Acclimatization is an important process for the adaptation of micropropagated plants to the new environmental conditions, i.e., greenhouse or fields. Normally, in vitro plantlets are cultured under controlled conditions as enclosed environments, limited gas exchanges, high relative humidity, low light intensity and up-taking of carbon sources from sugars in the culture medium (Preece and Sutter, 1991; Sciutti and Morini, 1993; Posposilova et al., 1999). Those conditions could be due to the abnormal characteristics of in vitro plantlets especially in the plant leaves. Hazarika (2006) indicated that unusual stomatal structure, malfunction of stomata, less development of cuticle or epicuticular wax on the surface of in vitro leaves are the influential factors contributing to excessive water loss resulting in the high mortality of plantlets or difficult acclimatization. Many researchers tried to solve the problems of acclimatization. Whish et al. (1992) found that a reduction in relative humidity during in vitro culture increased plant survival rate after transferring to soil. Lamhamedi et al. (2003) indicated that the decrease in relative humidity induced the epicuticular wax formation of plantlets. However, there are many factors which could affect the plantlets under greenhouse e.g. planting bed or substrate, plantlet age and shading level (Rodrigues et al., 2005; Hassanpanah and Khodadadi, 2009). Padilla et al. (2003) reported that the survival rate of Prunus domestica plantlets was affected by the shoot height rather than the number and length of roots. While, Thomas (1998) showed that the 3 week-old Vitis vinifera plantlets was more advantageous with enhanced vigor than the 4 and 5 week-old plantlets.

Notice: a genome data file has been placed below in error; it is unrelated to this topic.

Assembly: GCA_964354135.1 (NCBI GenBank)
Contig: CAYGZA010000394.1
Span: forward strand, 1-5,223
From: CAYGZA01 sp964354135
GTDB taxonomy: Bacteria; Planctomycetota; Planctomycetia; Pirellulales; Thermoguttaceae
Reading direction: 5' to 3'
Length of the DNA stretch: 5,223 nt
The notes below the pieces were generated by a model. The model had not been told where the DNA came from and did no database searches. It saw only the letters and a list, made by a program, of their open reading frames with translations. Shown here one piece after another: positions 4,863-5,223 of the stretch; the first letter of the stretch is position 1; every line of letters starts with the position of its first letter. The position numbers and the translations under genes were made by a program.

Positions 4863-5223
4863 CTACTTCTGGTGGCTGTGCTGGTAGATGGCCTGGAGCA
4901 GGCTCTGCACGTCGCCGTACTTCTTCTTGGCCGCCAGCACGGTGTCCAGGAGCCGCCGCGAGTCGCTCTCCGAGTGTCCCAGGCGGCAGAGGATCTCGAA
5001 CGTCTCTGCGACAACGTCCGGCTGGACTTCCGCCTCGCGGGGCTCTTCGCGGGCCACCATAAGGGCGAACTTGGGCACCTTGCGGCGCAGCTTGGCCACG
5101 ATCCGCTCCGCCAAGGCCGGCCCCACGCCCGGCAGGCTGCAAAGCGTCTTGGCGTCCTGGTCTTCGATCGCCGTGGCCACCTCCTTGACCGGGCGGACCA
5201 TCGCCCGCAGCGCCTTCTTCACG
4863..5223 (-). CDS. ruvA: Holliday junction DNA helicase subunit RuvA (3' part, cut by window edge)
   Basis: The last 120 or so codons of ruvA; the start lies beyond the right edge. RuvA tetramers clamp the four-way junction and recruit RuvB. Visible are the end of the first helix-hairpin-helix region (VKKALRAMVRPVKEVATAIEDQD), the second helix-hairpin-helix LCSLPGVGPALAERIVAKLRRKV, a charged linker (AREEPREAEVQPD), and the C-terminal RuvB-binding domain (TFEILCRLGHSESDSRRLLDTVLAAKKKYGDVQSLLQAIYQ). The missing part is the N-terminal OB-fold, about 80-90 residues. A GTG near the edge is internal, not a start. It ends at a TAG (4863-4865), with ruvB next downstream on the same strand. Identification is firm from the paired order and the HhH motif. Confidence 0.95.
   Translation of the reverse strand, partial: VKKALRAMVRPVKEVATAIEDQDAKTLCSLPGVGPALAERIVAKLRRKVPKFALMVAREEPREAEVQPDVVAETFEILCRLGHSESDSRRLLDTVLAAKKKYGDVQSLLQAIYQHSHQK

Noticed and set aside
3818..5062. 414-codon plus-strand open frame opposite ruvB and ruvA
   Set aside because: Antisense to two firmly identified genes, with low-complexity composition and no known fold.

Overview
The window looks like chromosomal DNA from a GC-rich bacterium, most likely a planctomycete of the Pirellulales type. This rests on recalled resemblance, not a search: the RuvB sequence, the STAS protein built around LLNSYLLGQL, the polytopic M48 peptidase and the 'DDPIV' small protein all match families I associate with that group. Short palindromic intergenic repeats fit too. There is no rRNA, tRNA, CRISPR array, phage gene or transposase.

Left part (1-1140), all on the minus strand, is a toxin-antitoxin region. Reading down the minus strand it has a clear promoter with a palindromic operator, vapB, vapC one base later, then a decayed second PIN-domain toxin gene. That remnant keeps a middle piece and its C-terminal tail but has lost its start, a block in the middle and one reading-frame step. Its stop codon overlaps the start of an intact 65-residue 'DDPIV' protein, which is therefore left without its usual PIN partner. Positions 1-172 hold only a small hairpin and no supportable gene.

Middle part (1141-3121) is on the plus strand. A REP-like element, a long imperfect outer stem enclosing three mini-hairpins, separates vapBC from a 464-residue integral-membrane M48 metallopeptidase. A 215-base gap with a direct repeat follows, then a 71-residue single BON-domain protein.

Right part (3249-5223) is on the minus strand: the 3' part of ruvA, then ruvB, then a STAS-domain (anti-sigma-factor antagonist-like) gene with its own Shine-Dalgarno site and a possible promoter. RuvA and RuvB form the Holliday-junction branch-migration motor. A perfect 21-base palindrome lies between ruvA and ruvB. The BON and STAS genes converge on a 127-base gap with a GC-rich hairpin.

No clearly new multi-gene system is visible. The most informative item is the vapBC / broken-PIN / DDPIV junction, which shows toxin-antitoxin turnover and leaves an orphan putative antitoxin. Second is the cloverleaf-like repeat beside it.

S. curtisii is an insecticidal herbaceous plant in the family Stemonaceae. The root extract of this plant was shown to have larvicidal activity against Anopheles minimus (Mungkornasawakul et al., 2004). The utilization of S. curtisii extract as biopesticide was reported by Sastraruji (2006), who found that this pesticide was effective against some pests e.g. Phyllotreta chontanica, Plutella xylostella, Lipaphis erysimi, Trichoplusia ni and Spodoptera littoralis in agricultural field trials. The commercial demand of S. curtisii roots is increasing, but the natural propagation is rather slow and difficult. Tissue culture technique is an alternative for rapid propagation of S. curtisii. However, there are some limiting factors such as the survival rate of S. curtisii plantlets is less than 50% when transfer to the greenhouse. Thus, the aim of this study was to investigate the optimal age of S. curtisii plantlets for acclimatization. Moreover, the use of soilless cultures, such as hydroponics and substrate cultures with sand and coconut fiber were considered with the view of improving the survival rate of the plantlets and to study the growth of these plantlets in soilless culture.